Heavy Metal is a sub-genre of the "Metal-family" (for ex. heavy metal, black metal, death metal...). Metal derives directly from blues and rock, even if in some sub-genres there is an evident influence of classical music. So, even if heavy metal and black metal belong to the same family, there is an effective difference between them. Heavy metal is mainly blues-based, with pentatonic scales and a blues-like song structure; black metal is based on classical music, even if at a first glance it seems to be only distorted guitars playing very fast a repeating melody.
Heavy Metal developed out of Sixties Rock and Blues when musicians started to exploit the opportunities of the electrically amplified guitar to produce a louder, more discordant sound. The term "Heavy Metal" was used as a jibe initially but was quickly adopted by its adherents. Bands such as Led Zeppelin and Black Sabbath specialised in a "stripped down" sound in which the Blues inheritance was reduced. The influence of Jimi Hendrix should not be discounted though, acting as both an innovator in the technical capabilities of the electric guitar and a bridge between black music and white European rockers. Some of the original Heavy Metallers joked that their simplified sound was more the result of limited ability rather the desire to innovate.
The American band Grand Funk Railroad epitomised early heavy metal, and set an alternative benchmark in which the volume of the music was seen as the important factor rather than its musical qualities. Douglas Adams neatly satirised this propensity for excessive volume in The Hitch Hikers Guide to the Galaxy with the fictional rock band Disaster Area - creators of the loudest sound in the known universe. It should be noted however, that Adams was satirising Pink Floyd stage shows specifically - rather than metal in general.
The energetic and vitalised music soon found an audience and rapidly spread to the United States through extended touring. American musicians swiftly absorbed the agitated style and began to restore a more technically refined element as well as the Blues element.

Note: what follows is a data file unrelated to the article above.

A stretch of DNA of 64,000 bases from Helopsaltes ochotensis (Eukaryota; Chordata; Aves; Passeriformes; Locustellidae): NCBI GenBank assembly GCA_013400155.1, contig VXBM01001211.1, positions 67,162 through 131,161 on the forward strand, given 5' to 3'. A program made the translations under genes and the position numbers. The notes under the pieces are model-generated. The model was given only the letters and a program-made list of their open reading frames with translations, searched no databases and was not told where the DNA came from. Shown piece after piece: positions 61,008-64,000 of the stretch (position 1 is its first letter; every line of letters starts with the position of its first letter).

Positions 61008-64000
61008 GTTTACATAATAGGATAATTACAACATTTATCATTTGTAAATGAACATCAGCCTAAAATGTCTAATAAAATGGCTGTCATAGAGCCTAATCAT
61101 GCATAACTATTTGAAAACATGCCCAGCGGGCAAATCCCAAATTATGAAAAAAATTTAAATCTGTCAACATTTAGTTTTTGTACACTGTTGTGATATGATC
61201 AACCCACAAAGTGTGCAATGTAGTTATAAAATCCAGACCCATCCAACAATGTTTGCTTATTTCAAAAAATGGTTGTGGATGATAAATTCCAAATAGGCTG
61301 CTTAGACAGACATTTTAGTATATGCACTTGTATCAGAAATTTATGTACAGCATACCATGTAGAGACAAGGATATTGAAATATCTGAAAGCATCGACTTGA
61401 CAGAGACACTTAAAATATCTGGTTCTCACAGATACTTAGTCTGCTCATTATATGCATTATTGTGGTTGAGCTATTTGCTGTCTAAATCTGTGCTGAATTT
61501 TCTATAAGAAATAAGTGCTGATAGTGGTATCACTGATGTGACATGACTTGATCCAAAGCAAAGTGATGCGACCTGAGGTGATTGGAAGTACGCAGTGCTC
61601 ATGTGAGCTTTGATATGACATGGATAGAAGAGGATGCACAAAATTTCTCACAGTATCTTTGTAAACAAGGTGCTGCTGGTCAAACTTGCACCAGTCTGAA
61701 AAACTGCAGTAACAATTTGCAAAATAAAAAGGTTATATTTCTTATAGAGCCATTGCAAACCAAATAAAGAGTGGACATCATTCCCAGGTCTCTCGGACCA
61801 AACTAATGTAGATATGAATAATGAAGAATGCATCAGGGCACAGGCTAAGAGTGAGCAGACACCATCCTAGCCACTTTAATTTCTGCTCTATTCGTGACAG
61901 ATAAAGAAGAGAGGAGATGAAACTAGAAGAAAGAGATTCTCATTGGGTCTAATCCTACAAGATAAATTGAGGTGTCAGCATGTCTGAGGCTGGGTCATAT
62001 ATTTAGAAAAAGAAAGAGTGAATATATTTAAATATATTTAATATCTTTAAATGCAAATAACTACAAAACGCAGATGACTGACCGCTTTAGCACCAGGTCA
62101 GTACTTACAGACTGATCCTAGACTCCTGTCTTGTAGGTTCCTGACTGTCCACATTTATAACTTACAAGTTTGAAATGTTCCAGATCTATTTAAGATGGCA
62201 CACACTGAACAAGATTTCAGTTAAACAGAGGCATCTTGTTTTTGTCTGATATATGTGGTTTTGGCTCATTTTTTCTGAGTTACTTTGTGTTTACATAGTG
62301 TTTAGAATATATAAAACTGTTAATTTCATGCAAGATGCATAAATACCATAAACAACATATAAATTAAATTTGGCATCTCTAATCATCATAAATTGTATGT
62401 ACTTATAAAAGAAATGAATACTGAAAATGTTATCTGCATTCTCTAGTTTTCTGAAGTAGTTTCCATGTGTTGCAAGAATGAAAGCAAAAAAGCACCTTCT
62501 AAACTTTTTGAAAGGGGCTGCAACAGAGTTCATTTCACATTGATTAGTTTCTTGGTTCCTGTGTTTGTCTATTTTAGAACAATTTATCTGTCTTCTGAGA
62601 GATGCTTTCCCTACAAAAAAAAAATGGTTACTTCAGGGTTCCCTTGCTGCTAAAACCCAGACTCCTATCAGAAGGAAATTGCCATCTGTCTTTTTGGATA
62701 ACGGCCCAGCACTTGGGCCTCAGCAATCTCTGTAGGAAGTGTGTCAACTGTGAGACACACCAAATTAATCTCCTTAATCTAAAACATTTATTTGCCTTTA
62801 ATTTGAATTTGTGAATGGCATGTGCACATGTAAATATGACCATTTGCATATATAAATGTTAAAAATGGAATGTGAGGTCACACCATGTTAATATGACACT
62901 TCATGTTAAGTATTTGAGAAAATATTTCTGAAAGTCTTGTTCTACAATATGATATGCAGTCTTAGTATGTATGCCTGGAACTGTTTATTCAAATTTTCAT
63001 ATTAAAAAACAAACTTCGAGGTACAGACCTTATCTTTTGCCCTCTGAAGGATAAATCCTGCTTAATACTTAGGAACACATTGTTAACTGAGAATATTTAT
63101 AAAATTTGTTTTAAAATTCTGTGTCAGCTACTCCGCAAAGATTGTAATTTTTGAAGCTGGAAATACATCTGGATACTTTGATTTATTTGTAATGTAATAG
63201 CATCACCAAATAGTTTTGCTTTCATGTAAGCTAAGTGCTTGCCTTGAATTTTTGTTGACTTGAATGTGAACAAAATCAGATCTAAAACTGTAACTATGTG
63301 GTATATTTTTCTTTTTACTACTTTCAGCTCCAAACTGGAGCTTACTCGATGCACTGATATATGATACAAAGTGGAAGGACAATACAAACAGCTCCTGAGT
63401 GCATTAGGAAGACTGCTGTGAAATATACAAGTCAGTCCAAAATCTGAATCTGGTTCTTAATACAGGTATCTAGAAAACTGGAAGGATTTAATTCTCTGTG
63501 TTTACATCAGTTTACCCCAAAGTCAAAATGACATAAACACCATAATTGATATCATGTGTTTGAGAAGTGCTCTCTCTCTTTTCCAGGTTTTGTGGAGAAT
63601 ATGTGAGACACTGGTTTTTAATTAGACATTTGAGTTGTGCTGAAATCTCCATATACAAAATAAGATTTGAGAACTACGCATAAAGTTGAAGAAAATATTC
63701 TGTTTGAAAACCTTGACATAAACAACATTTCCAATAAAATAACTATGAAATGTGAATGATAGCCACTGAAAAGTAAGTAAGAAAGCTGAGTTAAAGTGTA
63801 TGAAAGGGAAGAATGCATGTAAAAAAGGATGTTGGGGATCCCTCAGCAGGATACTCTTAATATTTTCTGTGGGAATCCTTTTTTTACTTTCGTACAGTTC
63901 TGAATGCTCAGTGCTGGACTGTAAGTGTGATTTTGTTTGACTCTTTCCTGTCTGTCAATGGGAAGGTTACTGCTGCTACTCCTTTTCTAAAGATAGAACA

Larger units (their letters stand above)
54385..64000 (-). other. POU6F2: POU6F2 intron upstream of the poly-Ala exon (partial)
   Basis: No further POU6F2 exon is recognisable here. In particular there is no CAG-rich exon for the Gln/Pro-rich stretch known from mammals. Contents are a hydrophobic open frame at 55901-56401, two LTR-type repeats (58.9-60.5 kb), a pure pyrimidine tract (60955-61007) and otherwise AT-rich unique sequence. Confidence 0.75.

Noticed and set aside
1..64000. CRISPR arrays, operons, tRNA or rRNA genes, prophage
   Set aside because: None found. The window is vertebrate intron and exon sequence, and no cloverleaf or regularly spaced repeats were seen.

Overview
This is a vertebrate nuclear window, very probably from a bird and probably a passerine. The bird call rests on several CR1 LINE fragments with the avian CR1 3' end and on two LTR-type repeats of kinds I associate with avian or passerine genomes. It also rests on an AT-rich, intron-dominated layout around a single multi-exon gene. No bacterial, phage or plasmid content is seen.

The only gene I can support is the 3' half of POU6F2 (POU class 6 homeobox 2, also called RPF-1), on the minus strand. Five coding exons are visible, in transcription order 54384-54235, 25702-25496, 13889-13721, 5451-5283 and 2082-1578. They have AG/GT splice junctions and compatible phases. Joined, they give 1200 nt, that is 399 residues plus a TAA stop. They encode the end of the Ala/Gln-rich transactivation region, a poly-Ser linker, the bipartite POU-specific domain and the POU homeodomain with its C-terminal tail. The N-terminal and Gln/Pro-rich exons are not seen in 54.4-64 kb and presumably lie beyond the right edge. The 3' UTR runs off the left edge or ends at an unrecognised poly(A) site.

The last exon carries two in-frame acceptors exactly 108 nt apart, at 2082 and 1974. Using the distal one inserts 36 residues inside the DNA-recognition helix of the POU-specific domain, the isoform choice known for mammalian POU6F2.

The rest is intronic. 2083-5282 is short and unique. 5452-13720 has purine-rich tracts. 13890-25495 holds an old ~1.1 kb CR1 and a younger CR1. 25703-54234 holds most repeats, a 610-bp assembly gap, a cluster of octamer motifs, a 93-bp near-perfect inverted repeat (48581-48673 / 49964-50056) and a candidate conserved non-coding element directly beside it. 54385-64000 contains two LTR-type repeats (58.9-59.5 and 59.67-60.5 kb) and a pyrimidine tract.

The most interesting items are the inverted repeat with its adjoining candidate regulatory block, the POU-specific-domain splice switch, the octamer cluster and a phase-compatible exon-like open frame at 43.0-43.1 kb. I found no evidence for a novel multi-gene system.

An element to be pointed out is that "black" or "death" metal is considered by the artists playing that kind of music to be white/European, in opposition to the blues-based rock, wich derives from afro-american music (obviously most of the black or death people are not racists).
Sub-genres of heavy metal are numerous: including "neo-classical" metal, whose most renowned artist is the Swedish axeman Yngwie J. Malmsteen. In neo-classical metal, the traditional toolbox of metal song-writing is used, but with a twist: all of it takes place in a structure that is heavily influenced by baroque music. The chord progressions, arpeggios, broken chords, and speedy scale runs of neo-classical metal are borrowed for the most part from Johann Sebastian Bach, Antonio Vivaldi and Niccolo Paganini. Although Malmsteen is the most well-known proponent of this evolution of metal, however, classical elements used in heavy metal and hard rock date back to Ritchie Blackmore of Deep Purple and Eddie Van Halen's innovations in the 1970s.
The most used lineup for metal is: a drummer, using a double base-drum; a bass guitar; a rhythm guitar; a lead guitar; a singer; sometimes a keyboard player can be found. The singer uses a clean, often very high, voice. Guitar playing is very important in heavy metal. Intricate solos and riffs are a big part of heavy metal music. Guitarists use sweep-picking, tapping and similar techniques to obtain amazing fast playing. The black and death metal scene uses distorted and guttural voices (for example try to listen to some songs of the californian band Deicide). Generally it's hard to understand what the singer is "singing", since the text is considered to be too crude to be spoken out clearly (try to listen to Cannibal Corpse). See death metal for more info.